Review: Strathisla 21 Year Old 1992 Single Malt Scotch Whisky (Douglas Laing Director's Cut) by Jason Hambrey

21 Years; Refill hogshead
100% Malted Barley
Distiller Strathisla (Keith, Scotland)

Strathisla is the oldest continually operating distillery in Scotland (by their claim, although the truth here is a bit dubious - in the Highlands - yes), but, because most of its distillate goes into blends like Chivas Regal, we don't see many official bottlings (i.e. from the distillery) coming from Strathisla - the 12 year old is the most common, I believe. Thus, the distillery's profile has to be accessed from independent bottlings, like this one from Chivas Regal.

Douglas Laing, an independent bottled, used to have this Director's Cut as its oldest and rarest whiskies - but now XOP - extra old particular - contains these.

Review (2016)

  • Batch: Cask 9541, distilled 1992

  • Bottling Code: N/A

  • Bottling Date: 2013

A big, malty, fruity nose – with lots that comes through especially with some added water. Fresh grape, raisin, butter tarts, apples, pear, stewed fruit, vanilla, peach crumble, and light oak. Quite a terrific nose. Very light oak, custard, parmesan cheese, and a bit of earthy barley.

The palate follows suit, with sherry, grape, cinnamon, orange peel, and Thompson raisins coming to the fore with some absolutely terrific maltiness and butter. The finish evaporates quite quickly and is lightly bitter, but has some raisins, malt, and caramel and milk chocolate truffles. 

I prefer this one with a bit of water added in – the complexity really shines through. At cask strength, it might be called a sherry monster – but there’s not quite enough sherry, and it’s balanced terrifically by some solid malt. Very nice! Too bad about the lacklustre finish, or this would be a step higher.

Highly Recommended (48% of all whiskies I’ve reviewed to date get this recommendation or higher).

Value: Low, at $295.

Review: Chivas Regal 18 Year Old Blended Scotch Whisky by Jason Hambrey

18 years
Scottish Malt and Grain Whiskies
Distiller Multiple (Scotland)

This blend, originally produced in 1989, is very well respected among connoisseurs - indeed, I originally sought it out because of Whisky Advocate's 96 rating of the blend. I've read elsewhere that many bloggers said this was a game changer for them - I have found that with many blends, particularly the older ones, that complexity is very high and patience is rewarded if you take time nosing and tasting (as can be easily seen through other old blends like Ballantine's 17). I like that you can often find mini bottles of this (200 or 375 ml) which make terrific gifts.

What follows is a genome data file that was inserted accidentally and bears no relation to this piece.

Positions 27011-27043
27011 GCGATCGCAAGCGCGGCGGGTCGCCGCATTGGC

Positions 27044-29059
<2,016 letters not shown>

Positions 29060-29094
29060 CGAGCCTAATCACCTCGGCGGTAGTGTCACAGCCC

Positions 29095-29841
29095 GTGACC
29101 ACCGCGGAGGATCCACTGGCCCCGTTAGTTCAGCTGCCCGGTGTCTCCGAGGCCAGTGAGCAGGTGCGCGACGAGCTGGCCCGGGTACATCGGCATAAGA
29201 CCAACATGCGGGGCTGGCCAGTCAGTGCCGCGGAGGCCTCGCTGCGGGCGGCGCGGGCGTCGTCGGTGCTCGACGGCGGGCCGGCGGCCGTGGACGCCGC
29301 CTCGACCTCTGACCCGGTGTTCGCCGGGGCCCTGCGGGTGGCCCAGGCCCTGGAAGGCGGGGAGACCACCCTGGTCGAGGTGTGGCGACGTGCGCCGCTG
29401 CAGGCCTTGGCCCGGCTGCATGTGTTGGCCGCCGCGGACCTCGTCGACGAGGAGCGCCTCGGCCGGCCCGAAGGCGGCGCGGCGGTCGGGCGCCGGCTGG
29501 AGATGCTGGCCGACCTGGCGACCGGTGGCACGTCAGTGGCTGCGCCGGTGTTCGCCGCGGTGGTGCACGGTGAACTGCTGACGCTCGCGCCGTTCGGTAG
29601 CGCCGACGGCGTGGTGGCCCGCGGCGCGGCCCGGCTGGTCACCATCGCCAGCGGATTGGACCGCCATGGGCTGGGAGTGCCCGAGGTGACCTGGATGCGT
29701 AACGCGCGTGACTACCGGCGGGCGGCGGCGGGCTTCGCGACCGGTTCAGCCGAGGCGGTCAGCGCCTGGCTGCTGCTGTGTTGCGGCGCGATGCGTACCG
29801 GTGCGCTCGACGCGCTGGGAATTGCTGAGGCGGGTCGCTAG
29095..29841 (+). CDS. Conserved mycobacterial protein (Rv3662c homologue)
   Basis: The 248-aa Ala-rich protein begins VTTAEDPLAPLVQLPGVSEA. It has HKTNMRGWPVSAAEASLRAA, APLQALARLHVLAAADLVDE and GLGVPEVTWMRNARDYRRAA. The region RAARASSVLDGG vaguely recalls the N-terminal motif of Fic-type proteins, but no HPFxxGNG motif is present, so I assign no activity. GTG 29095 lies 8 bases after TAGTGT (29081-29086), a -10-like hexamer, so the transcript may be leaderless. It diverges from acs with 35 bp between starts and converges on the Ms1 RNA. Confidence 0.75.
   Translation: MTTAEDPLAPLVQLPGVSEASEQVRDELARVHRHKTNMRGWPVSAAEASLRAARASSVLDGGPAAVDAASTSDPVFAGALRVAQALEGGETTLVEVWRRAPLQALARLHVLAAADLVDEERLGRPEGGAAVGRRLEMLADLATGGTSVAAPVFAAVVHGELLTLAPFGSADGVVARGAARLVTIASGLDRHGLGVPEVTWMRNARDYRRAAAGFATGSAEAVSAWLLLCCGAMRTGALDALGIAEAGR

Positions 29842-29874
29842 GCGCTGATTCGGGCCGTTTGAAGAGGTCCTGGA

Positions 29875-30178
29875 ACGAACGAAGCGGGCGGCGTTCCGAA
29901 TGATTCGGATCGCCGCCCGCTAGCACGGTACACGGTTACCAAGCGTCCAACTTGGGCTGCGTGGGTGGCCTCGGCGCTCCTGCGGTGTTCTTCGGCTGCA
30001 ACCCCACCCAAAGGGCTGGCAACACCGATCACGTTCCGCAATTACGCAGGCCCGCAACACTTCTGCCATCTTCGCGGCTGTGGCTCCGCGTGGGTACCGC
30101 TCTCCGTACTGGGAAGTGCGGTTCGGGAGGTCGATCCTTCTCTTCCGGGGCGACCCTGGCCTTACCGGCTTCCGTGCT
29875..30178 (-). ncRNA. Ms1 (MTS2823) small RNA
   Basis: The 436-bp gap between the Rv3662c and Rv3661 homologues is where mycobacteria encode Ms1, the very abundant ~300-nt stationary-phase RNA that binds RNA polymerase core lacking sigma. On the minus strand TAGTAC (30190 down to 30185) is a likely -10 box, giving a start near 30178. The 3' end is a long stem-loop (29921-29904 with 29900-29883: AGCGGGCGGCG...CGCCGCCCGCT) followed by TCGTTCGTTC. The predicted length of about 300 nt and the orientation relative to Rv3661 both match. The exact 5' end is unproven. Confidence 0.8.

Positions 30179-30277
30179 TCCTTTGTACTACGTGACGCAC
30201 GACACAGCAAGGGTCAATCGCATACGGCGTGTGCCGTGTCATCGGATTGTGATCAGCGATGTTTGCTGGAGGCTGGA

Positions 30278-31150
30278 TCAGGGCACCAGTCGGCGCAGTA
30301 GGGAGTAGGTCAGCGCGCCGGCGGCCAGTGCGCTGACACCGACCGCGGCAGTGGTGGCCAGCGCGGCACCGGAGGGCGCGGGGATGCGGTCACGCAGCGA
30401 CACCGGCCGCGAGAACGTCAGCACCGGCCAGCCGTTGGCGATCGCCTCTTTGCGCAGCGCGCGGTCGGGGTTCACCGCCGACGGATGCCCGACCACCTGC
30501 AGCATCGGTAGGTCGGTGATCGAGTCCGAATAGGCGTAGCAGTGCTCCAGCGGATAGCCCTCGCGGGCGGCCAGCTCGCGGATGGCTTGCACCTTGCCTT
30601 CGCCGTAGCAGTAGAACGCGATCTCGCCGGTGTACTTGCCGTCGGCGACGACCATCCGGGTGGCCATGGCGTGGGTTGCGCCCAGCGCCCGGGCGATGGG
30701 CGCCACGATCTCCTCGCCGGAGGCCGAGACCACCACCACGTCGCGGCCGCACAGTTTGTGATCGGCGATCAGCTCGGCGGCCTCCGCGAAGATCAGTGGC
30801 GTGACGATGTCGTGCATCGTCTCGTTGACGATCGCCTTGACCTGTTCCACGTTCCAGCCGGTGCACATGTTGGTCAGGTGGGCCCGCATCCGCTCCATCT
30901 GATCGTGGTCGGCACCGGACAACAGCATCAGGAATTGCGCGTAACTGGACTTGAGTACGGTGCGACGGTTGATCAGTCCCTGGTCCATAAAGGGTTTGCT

Review (2016)

  • Batch: N/A

  • Bottling Code: LKPG 0648 2015/02/20 09:42

  • Bottling Date: 2015

The nose is rich, with lots of apple, pear, and vanilla. Lots on the nose – typical fruitcake spices (cinnamon, nutmeg, clove), oak, grape, stewed pear, toffee, nut brittle, confectionary coconut, and some beautiful malt as well.  Light bitterness, and ever-so-light floral notes as well.

The palate shows lots of malt, raisins, with a bit of earthy barley coming in before the oak takes hold of the end. Light cloves in the background throughout. Some very nice stewed apricot in the background as well. Decent mouthfeel, and the grains come in quite nicely providing a nice elegant base – but the malt is still driving the flavour. And the more I have this, the more I am appreciating the malt in it. The finish has oak, spices, raisins, malt, and the earthiness of the barley coming through as well. And a touch of asparagus. Complex on the finish. Elegant.

The nose shows a lot of complexity – very terrific. The palate just doesn’t quite punch enough flavor. Still, very well blended and complex. If it had a bit more body on the palate, it’d do much better. Oh for 46%...a whole lot better than the 12.

Recommended (81% of whiskies I’ve reviewed to date get this recommendation or higher).

Value: The lower end of average, based on $100.